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Cooling Computers by Deleting Data?

Category: Science & Technology
Posted: 06:57PM

Before we get too far here, this is purely theoretical and is meant for supercomputers, not desktops.

We all know that as a computer runs, heat is released, or do we know that? Researchers at the Swiss Federal Institute of Technology have determined that it is possible to have computational processes that produce no heat, or even remove heat! The example they use in the article is the deletion of data. Here comes the science stuff.

In 1961 physicist Rolf Landauer determined that when data is deleted there is an increase in entropy, which is dissipated as heat. Fifty years later it has been theoretically determined that by perfectly knowing the data being deleted, there will be no increase in entropy and no heat. With the quantum-mechanical phenomenon of entanglement it is not only possible for the observer to perfectly know the data but to know it better than perfect, in terms of classical mechanics. With that super-perfect knowledge, deletion of data will result in negative entropy and heat being removed from the system!

Translation: the better you know what you’re deleting, the less heat will be released by deleting it. Quantum entanglement allows you to know the data so well that heat can be removed from the system. Unfortunately, this is working at the edge of the second law of thermodynamics, which states the entropy of the universe never decreases. We cannot break that law.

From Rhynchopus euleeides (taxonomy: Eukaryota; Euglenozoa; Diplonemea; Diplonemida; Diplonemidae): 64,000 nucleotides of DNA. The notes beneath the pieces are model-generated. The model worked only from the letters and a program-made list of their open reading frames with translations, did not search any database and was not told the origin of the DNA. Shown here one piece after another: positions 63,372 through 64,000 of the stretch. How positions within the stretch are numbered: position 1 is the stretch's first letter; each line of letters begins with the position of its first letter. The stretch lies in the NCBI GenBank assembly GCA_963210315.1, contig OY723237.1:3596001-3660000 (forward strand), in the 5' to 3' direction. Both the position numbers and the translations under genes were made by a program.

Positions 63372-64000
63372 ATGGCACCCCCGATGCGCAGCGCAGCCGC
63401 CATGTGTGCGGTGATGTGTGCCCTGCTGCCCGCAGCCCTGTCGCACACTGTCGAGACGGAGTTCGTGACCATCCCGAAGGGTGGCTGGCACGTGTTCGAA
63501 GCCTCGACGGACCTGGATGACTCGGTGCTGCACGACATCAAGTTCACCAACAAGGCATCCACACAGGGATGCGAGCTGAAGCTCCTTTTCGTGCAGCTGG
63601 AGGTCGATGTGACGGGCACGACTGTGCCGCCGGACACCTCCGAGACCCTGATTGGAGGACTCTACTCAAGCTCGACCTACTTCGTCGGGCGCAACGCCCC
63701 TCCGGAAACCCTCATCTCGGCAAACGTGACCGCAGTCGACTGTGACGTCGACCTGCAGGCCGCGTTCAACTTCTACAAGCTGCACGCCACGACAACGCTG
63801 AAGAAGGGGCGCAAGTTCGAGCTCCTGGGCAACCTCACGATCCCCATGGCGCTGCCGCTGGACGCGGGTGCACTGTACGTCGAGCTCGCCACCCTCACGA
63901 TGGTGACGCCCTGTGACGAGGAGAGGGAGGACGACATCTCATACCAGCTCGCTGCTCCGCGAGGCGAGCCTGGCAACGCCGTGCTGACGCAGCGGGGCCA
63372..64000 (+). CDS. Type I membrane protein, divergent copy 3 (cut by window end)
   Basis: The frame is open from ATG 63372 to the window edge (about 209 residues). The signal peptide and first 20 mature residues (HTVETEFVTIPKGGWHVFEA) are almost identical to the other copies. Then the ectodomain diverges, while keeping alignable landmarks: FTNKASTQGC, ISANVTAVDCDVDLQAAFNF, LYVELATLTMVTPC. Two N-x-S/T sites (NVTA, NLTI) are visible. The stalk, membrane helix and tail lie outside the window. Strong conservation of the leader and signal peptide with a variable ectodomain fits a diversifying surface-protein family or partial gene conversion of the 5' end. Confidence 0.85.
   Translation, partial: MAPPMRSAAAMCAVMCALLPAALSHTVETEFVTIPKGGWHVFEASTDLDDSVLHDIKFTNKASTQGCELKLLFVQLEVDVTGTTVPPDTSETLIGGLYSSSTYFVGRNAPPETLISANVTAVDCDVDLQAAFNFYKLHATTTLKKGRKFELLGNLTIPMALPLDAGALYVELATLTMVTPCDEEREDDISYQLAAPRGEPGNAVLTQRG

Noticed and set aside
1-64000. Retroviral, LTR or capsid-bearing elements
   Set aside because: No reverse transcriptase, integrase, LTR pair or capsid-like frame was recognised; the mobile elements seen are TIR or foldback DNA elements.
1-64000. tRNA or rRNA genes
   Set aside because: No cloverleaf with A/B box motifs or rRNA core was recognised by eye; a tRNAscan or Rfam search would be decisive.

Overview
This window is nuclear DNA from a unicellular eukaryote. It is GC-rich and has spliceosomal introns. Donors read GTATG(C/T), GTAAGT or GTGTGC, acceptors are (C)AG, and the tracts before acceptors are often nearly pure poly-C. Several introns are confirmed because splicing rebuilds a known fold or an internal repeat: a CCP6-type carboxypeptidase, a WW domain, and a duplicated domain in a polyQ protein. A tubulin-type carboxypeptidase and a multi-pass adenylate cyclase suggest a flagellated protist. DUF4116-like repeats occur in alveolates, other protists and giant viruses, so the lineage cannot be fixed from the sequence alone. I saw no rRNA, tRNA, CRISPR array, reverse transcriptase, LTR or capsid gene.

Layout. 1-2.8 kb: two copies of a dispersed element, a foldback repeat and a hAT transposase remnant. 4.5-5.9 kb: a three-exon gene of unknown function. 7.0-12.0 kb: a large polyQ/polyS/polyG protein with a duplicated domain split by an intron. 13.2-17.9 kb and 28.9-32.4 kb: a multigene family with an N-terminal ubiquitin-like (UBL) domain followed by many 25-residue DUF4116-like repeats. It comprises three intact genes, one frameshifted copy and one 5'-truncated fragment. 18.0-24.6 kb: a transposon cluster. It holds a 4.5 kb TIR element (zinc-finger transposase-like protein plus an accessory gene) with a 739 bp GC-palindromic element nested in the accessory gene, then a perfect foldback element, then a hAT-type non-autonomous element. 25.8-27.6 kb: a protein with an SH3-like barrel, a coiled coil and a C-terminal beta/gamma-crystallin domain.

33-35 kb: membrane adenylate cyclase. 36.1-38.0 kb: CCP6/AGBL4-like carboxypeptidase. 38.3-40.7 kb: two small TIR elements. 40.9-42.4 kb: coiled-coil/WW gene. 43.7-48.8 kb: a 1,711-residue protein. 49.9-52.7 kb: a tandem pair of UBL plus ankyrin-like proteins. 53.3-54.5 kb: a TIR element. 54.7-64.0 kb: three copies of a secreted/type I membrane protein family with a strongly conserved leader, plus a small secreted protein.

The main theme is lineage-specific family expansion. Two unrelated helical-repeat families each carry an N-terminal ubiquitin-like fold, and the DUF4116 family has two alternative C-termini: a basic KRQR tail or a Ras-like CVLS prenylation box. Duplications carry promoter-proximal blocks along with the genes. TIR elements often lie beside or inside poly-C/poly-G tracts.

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zackhaf on June 1, 2011 07:00PM
This is quite interesting stuff. I wonder if my professors would accept this as a thermodynamics answer on a test....
SpeedCrazy on June 1, 2011 07:14PM
Interesting, but quite a stretch of my imagination. You translate quite well jim.
Guest_Jim_* on June 1, 2011 07:32PM
Maybe I should find the article about how you can achieve temperatures below absolute zero. Wouldn't be a news item, but if you want a thermodynamics answer or a stretch of imagination, that should work.
nahuelcutrera on June 1, 2011 08:19PM
quantum entanglement it's extremely difficult to achieve if I'm not mistaken, so I don't see a big chance for this to become a reality
zackhaf on June 1, 2011 08:36PM
...is it sad that I know how to theoretically achieve a temp below absolute zero?.....i think it might be
Guest_Jim_* on June 2, 2011 07:20AM
I don't think it's sad.

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